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BARCELONA (Pocket-lint) - For a number of years, companies like Qualcomm have been talking about how they want to be players in the automotive sector. As cars are becoming more technological - both in terms of the drive and the entertainment systems they offer - more power is needed.

Qualcomm has often talked about the evolution of its "digital chassis". In a world where the chassis is normally the steel heart of the car, you can think of these systems as the technology heart of the car.

Newly added from Qualcomm are cloud-as-a-service, integrated telematics, and upgrading the Wi-Fi to 6E in the latest update.

Thierry Cammal - director general at Renault's software labs - talking alongside Enrico Salvatori - president of Qualcomm Europe - at MWC 2022 explained that in the past cars used a lot of ECUs (electronic control units) for individual functions. 

The shift towards a digital chassis sees a shift from lots of ECUs, to fewer chips with a lot more power - which is where Qualcomm comes in.

This can essentially be divided into two sections - the hardware to control the driving of the car and the hardware to control the infotainment systems.

Pocket-lintQualcomm automotive photo 2

Cammal outlined that the change required a shift to a "software-defined approach," but that's seen a complete change of approach for modern cars, like the new electric Renault Megane or the Cadillac Lyriq.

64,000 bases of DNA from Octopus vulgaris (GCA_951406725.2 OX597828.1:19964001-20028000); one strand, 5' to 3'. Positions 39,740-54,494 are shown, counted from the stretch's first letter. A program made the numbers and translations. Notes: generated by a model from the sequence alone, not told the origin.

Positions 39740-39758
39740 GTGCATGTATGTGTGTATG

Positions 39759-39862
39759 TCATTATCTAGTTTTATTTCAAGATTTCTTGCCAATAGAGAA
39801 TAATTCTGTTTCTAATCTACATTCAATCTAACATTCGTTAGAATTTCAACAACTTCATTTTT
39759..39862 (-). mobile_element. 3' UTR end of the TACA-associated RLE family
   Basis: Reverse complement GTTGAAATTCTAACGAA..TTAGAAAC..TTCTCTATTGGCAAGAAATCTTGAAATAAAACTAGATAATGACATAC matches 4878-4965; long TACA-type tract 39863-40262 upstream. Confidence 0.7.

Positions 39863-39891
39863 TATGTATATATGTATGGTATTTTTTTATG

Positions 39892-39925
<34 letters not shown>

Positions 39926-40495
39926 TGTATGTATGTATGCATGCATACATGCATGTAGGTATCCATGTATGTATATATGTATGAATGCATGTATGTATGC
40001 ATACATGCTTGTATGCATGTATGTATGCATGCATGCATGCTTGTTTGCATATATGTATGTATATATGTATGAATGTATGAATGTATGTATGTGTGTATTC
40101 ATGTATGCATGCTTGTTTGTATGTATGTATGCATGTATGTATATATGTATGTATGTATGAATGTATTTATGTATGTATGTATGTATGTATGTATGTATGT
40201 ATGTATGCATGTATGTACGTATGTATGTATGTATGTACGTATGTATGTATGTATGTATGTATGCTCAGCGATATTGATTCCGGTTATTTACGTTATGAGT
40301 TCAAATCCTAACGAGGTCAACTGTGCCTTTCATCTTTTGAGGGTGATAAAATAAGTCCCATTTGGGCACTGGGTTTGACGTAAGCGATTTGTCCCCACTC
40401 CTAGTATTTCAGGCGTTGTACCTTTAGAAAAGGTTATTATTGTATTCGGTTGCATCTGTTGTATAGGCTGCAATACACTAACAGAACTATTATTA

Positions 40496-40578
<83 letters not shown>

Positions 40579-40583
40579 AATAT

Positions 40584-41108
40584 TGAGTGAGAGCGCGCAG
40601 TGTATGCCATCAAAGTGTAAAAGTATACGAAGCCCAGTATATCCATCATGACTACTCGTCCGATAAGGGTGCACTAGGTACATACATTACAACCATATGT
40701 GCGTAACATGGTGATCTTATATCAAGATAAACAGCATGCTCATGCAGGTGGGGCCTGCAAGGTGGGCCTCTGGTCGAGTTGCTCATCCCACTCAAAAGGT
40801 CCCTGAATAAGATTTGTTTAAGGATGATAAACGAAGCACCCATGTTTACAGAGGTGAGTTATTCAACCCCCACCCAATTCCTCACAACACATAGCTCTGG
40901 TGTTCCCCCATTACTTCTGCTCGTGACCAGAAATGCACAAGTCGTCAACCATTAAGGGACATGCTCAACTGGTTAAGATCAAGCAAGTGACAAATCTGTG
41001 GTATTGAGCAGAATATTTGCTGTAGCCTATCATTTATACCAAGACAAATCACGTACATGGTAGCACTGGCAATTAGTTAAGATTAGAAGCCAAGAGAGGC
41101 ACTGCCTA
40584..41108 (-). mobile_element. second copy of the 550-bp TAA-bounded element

Qualcomm can provide the hardware that covers many systems, including for those increasingly large displays for drivers and passengers, heads-up display systems including those offering augmented reality overlays, digital mirrors, multi-zone audio systems, sign detection and a whole lot more. 

Then there's the provision of a 5G connection to the outside world to connect the cloud to the car for things like traffic and in the future to support autonomous driving control, as well as providing a hotspot for passenger connection.

QualcommQualcomm automotive photo 3

Then you have the hardware for the actual driving functions, and things like the ADAS (advanced driver assistance systems).

"We, the automaker, need to control the software," says Cammal, before going on to say that software now makes up a lot of value of the car. 

Having a software-based approach, means that the manufacturer can add functions, refine systems and add value to cars beyond the point of sale. Cammal underlined that this could mean that the residual value of a car could be maintained for longer, because there's more freedom to keep cars updated. 

This is something that we've seen from Tesla, where software plays a huge part in the experience, and it's also a driving force behind using displays rather than buttons for everything: you can update a user interface remotely and change an experience or add in a service, which isn't possible where everything has a defined hardware button. 

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Qualcomm says that there's an order pipeline in excess of $13bn, so you can be expecting to hear a lot more about Qualcomm's involvement in automotive. You might not know that your car is running on Qualcomm hardware, but there's a good chance it could be.

Writing by Chris Hall.